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Anthony Feghali Shares His Experiences in Surgical Education with ACS Italy Chapter

From left to right: Dr. Guiseppe Nigri (host from Sapienza University of Rome), Dr. Doug Smink (program director of surgery at Brigham), Dr. Anthony Feghali (resident at SUNY Upstate).  Welcome dinner to the Italian Congress of Surgeons at Villa Miani Rome.

From left to right: Dr. Guiseppe Nigri (host from Sapienza University of Rome), Dr. Anthony Feghali (resident at SUNY Upstate).  Certificate received after grand rounds at Sapienza University of Rome.

In September 2016, I had the honor of representing the American College of Surgeons (ACS) at the Italy ACS Chapter meeting. I was invited to Rome on behalf of the RAS-ACS to present on surgical education, specifically robotic surgery training in residency. Making the experience more special was the fact I was in the country where the first robot, the “humanoid,” was invented by Leonardo Da Vinici over 500 years ago.

My journey to Rome involved cancelled flights, an overnight stay in Washington, DC, a bus ride to Baltimore, a return to New York, and the changing of air carriers. Fortunately, I arrived at 6:00 am on the day I was to present and headed straight to the Italian Congress of Surgery meeting. I toured the various exhibits and interacted with numerous Italian surgeons. That afternoon I delivered my presentation, Evolving Education Models in Surgical Training: Training Residents in Robotic Surgery, to the Italian ACS committee. I spoke about the curriculum that we have set up at SUNY Upstate Medical University and how we train, evaluate, and improve residents within robotic surgery. The presentation was well received and I was invited to present at grand rounds with Dr. Doug Smink (Program Director of Bingham) at Sapienza University of Rome. This presentation was attended by the medical students, residents, and department of surgery faculty. The university does not have a robotic system, but they are hoping to purchase one for resident training. Both the faculty and residents were enthusiastic about this potential purchase and they asked me many questions.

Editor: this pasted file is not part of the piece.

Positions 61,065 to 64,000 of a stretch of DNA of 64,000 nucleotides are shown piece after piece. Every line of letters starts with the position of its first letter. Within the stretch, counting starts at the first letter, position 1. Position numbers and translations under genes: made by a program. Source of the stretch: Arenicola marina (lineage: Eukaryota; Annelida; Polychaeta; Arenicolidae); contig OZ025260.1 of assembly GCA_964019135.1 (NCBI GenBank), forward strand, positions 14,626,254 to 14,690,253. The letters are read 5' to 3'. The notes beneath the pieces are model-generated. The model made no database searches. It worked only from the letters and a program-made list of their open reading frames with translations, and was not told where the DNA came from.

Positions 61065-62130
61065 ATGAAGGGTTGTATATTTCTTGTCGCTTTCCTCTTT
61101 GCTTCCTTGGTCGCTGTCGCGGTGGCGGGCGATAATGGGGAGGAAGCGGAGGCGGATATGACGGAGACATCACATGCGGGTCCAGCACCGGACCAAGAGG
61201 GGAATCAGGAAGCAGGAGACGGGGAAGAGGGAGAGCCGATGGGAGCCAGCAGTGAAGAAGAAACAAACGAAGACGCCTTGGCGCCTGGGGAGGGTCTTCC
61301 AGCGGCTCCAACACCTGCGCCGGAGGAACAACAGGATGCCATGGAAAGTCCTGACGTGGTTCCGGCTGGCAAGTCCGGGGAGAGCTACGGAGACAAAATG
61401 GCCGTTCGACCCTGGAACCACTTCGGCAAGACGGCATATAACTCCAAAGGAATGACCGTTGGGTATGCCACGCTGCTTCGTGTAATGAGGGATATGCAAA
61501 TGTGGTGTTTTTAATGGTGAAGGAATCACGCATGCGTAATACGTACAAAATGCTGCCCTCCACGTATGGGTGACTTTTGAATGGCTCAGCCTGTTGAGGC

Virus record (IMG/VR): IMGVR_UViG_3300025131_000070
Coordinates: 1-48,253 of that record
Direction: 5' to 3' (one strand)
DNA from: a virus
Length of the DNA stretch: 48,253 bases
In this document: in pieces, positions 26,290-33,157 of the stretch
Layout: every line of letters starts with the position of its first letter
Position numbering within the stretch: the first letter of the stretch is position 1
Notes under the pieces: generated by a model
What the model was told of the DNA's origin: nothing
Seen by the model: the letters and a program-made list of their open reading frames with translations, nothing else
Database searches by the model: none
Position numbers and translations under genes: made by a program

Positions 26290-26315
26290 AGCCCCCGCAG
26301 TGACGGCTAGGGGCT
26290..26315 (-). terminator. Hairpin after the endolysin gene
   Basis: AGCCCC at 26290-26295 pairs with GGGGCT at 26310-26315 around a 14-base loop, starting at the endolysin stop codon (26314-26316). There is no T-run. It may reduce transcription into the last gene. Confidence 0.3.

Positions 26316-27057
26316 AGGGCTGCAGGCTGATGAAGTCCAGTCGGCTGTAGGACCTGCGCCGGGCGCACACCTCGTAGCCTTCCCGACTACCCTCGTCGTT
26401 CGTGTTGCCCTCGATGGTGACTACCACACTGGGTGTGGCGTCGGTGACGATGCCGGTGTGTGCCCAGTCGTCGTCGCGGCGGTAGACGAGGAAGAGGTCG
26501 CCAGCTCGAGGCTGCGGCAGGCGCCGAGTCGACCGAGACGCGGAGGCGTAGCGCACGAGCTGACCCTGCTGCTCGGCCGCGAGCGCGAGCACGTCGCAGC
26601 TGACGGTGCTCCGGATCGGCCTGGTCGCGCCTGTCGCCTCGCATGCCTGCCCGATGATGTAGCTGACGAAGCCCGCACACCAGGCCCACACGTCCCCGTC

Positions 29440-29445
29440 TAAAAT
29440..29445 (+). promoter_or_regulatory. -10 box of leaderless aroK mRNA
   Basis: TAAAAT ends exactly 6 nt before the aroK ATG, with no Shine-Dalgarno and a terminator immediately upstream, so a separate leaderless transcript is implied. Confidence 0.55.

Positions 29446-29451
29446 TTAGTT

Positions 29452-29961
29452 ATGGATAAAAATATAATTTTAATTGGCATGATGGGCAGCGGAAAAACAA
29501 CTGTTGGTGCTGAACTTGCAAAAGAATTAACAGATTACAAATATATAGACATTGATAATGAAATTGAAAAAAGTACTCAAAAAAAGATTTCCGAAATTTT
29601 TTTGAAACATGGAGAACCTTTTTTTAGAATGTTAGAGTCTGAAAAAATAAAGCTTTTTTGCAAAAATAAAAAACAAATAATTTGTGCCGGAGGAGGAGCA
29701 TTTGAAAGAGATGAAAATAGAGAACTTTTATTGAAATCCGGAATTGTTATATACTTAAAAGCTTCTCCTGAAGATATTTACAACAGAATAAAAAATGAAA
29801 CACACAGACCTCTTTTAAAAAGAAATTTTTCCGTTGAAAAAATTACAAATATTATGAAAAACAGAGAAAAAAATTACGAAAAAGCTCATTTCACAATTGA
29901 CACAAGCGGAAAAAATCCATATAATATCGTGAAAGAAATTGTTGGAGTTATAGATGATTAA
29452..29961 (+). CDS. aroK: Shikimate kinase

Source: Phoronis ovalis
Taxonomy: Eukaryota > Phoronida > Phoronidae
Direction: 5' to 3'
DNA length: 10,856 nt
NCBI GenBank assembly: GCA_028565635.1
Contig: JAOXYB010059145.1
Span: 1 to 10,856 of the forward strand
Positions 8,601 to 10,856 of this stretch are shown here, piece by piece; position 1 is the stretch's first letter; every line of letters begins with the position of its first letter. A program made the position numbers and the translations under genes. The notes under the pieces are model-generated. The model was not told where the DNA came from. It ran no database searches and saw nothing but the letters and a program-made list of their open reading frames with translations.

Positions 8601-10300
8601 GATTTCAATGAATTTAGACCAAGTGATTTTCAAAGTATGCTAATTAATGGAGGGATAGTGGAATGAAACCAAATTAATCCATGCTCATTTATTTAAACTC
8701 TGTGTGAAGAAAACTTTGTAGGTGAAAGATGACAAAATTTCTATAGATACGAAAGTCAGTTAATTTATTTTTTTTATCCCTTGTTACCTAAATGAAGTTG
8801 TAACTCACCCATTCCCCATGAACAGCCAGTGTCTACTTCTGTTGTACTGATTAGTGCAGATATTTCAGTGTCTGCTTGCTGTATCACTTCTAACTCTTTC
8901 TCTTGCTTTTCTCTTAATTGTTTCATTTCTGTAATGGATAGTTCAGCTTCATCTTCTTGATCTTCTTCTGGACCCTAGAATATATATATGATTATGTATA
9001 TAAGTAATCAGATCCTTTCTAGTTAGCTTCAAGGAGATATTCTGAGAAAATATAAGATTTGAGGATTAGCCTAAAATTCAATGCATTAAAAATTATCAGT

From left to right: Dr. Guiseppe Nigri (host from Sapienza University of Rome), Dr. Doug Smink (program director of surgery at Brigham), Dr. Anthony Feghali (resident at SUNY Upstate).  Awarded certificates by the Italian Chapter of the ACS after grand rounds at Sapienza University of Rome.

While in Rome, I was also invited to attend the Italian Congress of Surgeons welcome dinner. It was held at Villa Miani Rome, a neoclassical mansion built in 1837, overlooking the Vatican and the dome of St. Peter. I had the opportunity to meet many Italian surgeons and learn about their experiences and training. One of the surgeons I befriended is Dr. Augusto Veneziani, a faculty member at the Catholic University of Rome. When I told him that I am originally Lebanese, he talked about the time he spent in Beirut during the Civil War, working in an Italian Hospital. It was amazing to be half way around the world creating unique connections. I am sure we will stay in touch and hope to visit him in the near future.

I am grateful to the ACS for allowing me this opportunity. Sharing my U.S. experience and learning from the Italians has influenced my view of surgery. The medical world is small and the community of surgeons even smaller. I hope to build on this experience and continue to help bridge the international community of surgeons. The days I spent in Italy and connections I made will definitely contribute to my desire to better care for my patients and to continue seeking knowledge from surgeons outside of America.

Anthony Feghali, MD, is a chief resident in the department of surgery at SUNY Upstate Medical University, Syracuse, NY.